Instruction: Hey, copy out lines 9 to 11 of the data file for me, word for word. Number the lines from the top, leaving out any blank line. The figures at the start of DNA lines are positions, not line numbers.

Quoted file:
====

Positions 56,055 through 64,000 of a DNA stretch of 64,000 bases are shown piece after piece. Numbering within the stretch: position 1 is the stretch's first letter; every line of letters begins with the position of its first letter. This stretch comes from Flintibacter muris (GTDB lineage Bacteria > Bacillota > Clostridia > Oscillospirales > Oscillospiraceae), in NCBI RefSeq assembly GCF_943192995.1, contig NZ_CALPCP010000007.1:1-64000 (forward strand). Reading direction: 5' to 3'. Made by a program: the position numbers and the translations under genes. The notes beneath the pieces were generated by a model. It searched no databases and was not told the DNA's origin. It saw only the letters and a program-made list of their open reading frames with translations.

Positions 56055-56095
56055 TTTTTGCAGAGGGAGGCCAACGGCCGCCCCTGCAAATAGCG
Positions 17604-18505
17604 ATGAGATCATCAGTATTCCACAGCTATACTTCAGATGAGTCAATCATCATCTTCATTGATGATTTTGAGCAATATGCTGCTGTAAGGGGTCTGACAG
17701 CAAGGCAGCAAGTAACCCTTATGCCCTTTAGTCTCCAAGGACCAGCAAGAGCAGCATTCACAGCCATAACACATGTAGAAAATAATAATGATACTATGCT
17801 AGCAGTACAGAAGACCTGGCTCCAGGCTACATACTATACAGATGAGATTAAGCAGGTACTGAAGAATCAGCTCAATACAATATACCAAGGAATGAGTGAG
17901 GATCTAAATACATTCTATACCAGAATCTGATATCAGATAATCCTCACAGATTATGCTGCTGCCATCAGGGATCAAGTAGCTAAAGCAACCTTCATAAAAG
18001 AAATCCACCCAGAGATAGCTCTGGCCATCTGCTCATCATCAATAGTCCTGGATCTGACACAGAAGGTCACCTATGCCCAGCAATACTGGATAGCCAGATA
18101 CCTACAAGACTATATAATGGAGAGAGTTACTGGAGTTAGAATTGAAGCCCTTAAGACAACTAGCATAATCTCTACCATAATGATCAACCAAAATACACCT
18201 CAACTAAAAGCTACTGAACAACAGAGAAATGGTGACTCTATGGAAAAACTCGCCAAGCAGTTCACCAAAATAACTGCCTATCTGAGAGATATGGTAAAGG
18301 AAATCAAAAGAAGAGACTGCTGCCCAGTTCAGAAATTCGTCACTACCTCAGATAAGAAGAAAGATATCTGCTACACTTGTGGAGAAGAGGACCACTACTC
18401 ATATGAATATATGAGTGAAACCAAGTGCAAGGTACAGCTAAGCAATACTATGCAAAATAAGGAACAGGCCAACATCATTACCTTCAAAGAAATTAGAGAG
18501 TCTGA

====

18001 AAATCCACCCAGAGATAGCTCTGGCCATCTGCTCATCATCAATAGTCCTGGATCTGACACAGAAGGTCACCTATGCCCAGCAATACTGGATAGCCAGATA
18101 CCTACAAGACTATATAATGGAGAGAGTTACTGGAGTTAGAATTGAAGCCCTTAAGACAACTAGCATAATCTCTACCATAATGATCAACCAAAATACACCT
18201 CAACTAAAAGCTACTGAACAACAGAGAAATGGTGACTCTATGGAAAAACTCGCCAAGCAGTTCACCAAAATAACTGCCTATCTGAGAGATATGGTAAAGG